Gene flow is undoubtedly one of the most important processes in population genetics. In the absence of gene flow a combination of mutations and genetic drift will cause populations to diverge genetically from one another, whereas in the presence of gene flow populations can be held together as interconnected units that collectively contribute to a species' evolution. Nevertheless, gene flow does not necessarily make populations genetically homogeneous; populations may regularly exchange immigrants and still maintain a significant level of genetic divergence.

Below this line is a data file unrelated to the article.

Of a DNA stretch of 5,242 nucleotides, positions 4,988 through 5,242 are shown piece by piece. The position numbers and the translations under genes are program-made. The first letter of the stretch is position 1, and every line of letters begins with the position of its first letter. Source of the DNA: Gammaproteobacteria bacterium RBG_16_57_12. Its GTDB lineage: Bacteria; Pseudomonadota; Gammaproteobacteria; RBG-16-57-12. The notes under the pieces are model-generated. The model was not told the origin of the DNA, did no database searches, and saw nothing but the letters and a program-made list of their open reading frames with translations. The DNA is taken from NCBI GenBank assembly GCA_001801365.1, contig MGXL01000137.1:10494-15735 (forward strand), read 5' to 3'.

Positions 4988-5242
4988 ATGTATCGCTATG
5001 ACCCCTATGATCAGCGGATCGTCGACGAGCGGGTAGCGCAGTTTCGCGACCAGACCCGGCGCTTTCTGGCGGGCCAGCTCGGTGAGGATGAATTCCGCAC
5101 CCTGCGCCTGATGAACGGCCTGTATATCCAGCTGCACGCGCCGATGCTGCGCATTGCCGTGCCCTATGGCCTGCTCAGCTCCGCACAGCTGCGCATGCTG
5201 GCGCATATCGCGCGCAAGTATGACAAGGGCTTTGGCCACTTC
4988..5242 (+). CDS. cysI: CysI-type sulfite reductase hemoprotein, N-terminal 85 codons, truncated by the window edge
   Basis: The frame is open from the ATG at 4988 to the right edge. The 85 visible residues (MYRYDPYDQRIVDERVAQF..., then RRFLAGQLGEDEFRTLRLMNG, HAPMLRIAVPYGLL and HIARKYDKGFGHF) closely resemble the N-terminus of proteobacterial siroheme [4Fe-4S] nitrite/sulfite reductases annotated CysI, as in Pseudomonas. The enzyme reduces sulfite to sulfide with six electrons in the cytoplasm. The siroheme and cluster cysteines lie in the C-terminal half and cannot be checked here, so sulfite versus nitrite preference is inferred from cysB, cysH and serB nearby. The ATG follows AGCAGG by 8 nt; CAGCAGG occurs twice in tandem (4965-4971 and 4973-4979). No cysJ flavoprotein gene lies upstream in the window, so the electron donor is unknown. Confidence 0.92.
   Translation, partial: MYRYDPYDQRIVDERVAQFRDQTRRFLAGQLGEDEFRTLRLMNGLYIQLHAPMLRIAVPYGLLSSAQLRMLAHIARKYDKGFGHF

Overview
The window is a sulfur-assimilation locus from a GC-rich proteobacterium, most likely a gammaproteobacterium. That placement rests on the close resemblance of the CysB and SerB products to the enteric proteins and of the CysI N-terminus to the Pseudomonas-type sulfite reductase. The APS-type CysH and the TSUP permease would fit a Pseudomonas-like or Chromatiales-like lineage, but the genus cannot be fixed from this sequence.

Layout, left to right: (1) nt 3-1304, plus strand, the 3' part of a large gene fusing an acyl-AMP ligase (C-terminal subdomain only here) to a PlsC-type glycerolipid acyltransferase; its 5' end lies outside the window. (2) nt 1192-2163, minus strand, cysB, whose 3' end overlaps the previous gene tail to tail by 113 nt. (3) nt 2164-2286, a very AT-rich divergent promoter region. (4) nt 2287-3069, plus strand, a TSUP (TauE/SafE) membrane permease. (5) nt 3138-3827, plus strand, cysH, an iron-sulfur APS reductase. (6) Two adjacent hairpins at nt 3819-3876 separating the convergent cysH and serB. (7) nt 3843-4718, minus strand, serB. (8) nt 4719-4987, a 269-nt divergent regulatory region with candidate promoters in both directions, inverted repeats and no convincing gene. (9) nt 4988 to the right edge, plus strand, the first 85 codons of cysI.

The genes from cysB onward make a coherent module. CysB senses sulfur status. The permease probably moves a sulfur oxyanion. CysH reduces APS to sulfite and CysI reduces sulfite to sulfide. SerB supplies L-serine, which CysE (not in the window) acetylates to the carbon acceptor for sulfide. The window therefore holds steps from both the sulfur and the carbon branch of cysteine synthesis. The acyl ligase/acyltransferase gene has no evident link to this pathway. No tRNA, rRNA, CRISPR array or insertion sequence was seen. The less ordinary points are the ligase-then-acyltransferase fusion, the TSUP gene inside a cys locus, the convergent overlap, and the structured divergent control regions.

Population differentiation in the face of ongoing gene flow has been one of the most intensely debated subjects in evolutionary biology. How much gene flow is necessary to prevent differentiation by genetic drift? How is local adaptation possible if individuals are dispersing regularly among sites? What are the relative roles of drift and selection in promoting population differentiation? These questions are of fundamental importance to the evolution of populations and the cohesiveness of species. In this section we will look first at how gene flow and genetic drift interact, although this will be a relatively short discussion because genetic drift was covered in some detail in Chapter 3. We will then devote the rest of this section to the seemingly paradoxical co-existence of gene flow and local adaptation.
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